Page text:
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For an integer n, the function f(n) is defined as the product of all

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For an integer n, the function f(n) is defined as the product of all  [#permalink]

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New post 30 Oct 2017, 22:14
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For an integer n, the function f(n) is defined as the product of all integers from 1 to n, where n is greater than 10. Which of the following is NOT a factor of f(n)+1?

I. 2
II. 3
III. 10


A. None
B. II only
C. I and II only
D. I and III only
E. I, II and III

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Re: For an integer n, the function f(n) is defined as the product of all  [#permalink]

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New post 30 Oct 2017, 23:08
nkmungila wrote:
For an integer n, the function f(n) is defined as the product of all integers from 1 to n, where n is greater than 10. Which of the following is NOT a factor of f(n)+1?

I. 2
II. 3
III. 10


A. None
B. II only
C. I and II only
D. I and III only
E. I, II and III


f(n) = n!, where n > 10. So, f(n) is even, a multiple of 3 and a multiple of 10.

Therefore, f(n) + 1 is odd, 1 more than a multiple of 3 and 1 more than a multiple of 10, which means that f(n) + 1 is not divisible by 2, 3, or 10.

Answer: E.
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Re: For an integer n, the function f(n) is defined as the product of all  [#permalink]

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New post 30 Oct 2017, 23:10
Bunuel wrote:
nkmungila wrote:
For an integer n, the function f(n) is defined as the product of all integers from 1 to n, where n is greater than 10. Which of the following is NOT a factor of f(n)+1?

I. 2
II. 3
III. 10


A. None
B. II only
C. I and II only
D. I and III only
E. I, II and III


f(n) = n!, where n > 10. So, f(n) is even, a multiple of 3 and a multiple of 10.

Therefore, f(n) + 1 is odd, 1 more than a multiple of 3 and 1 more than a multiple of 10, which means that f(n) + 1 is not divisible by 2, 3, or 10.

Answer: E.


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Re: For an integer n, the function f(n) is defined as the product of all  [#permalink]

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New post 06 Feb 2019, 19:38
nkmungila wrote:
For an integer n, the function f(n) is defined as the product of all integers from 1 to n, where n is greater than 10. Which of the following is NOT a factor of f(n)+1?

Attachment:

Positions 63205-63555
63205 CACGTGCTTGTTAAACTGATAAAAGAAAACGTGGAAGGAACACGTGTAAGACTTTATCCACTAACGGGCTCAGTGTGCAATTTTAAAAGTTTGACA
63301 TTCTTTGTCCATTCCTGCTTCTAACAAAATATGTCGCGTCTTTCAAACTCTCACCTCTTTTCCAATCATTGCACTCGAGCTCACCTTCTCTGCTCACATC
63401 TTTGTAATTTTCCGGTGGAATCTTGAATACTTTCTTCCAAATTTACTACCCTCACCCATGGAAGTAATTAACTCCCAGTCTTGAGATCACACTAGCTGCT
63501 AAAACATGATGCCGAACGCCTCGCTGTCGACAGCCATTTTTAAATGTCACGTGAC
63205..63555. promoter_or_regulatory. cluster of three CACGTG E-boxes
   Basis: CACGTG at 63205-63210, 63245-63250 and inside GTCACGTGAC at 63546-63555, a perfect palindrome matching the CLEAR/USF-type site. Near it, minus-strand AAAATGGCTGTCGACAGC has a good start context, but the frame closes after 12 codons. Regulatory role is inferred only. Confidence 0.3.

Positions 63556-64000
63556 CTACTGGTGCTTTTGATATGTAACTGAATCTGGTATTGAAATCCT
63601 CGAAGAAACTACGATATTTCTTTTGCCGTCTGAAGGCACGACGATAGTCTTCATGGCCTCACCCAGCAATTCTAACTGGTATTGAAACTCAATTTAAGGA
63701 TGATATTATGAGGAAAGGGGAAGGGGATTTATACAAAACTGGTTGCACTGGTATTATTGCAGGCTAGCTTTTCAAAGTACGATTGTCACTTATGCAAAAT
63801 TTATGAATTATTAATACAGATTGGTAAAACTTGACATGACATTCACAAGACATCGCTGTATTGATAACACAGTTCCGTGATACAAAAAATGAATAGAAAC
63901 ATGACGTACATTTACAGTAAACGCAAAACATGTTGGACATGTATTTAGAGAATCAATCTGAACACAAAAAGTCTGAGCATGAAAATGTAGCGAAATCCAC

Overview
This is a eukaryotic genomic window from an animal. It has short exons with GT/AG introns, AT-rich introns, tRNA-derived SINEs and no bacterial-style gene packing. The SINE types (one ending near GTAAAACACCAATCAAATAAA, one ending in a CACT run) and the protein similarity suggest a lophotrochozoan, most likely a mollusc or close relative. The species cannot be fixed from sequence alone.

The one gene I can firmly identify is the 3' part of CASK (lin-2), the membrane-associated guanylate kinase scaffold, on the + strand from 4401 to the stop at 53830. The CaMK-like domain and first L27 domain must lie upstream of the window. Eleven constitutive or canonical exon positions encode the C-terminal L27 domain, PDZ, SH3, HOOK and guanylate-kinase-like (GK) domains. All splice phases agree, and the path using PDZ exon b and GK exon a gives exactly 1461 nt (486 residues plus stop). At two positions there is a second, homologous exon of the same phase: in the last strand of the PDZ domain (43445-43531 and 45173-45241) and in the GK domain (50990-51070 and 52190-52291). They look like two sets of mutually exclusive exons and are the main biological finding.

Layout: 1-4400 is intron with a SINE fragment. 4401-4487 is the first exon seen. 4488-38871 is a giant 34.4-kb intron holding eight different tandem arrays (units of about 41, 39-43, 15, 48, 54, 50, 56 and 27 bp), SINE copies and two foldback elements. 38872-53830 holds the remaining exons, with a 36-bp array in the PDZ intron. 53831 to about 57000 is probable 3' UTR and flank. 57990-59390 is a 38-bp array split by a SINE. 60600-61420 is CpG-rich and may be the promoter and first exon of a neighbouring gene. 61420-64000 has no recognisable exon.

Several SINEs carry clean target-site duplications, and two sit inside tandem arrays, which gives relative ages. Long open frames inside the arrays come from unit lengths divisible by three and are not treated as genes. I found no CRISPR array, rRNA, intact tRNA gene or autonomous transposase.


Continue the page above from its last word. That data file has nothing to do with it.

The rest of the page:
I. 2
II. 3
III. 10


A. None
B. II only
C. I and II only
D. I and III only
E. I, II and III


We must remember that f(n) and f(n) + 1 WON’T SHARE ANY OF THE SAME PRIME FACTORS because they are consecutive integers.

So, since n is greater than 10, we see that f(n) will have prime factors of at least 2, 3, 5, and 7. Thus, 2, 3, and 10 won’t be factors of f(n) + 1.

Answer: E
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Re: For an integer n, the function f(n) is defined as the product of all  [#permalink]

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New post 15 May 2019, 11:14
how to study if I dont know math at all? but I want at least 700?
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Re: For an integer n, the function f(n) is defined as the product of all  [#permalink]

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New post 17 May 2019, 19:39
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Hi nuraliibodulla,

I’m happy to provide advice; however, you should start a new thread in the Ask GMAT Experts section: https://gmatclub.com/forum/gmat-prep-pa ... 6/?fl=menu.

Once you repost your question, I’ll provide some specific advice.
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Scott Woodbury-Stewart

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Scott@TargetTestPrep.com
TTP - Target Test Prep Logo
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self study course

See why Target Test Prep is the top rated GMAT quant course on GMAT Club. Read Our Reviews

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Re: For an integer n, the function f(n) is defined as the product of all   [#permalink] 17 May 2019, 19:39
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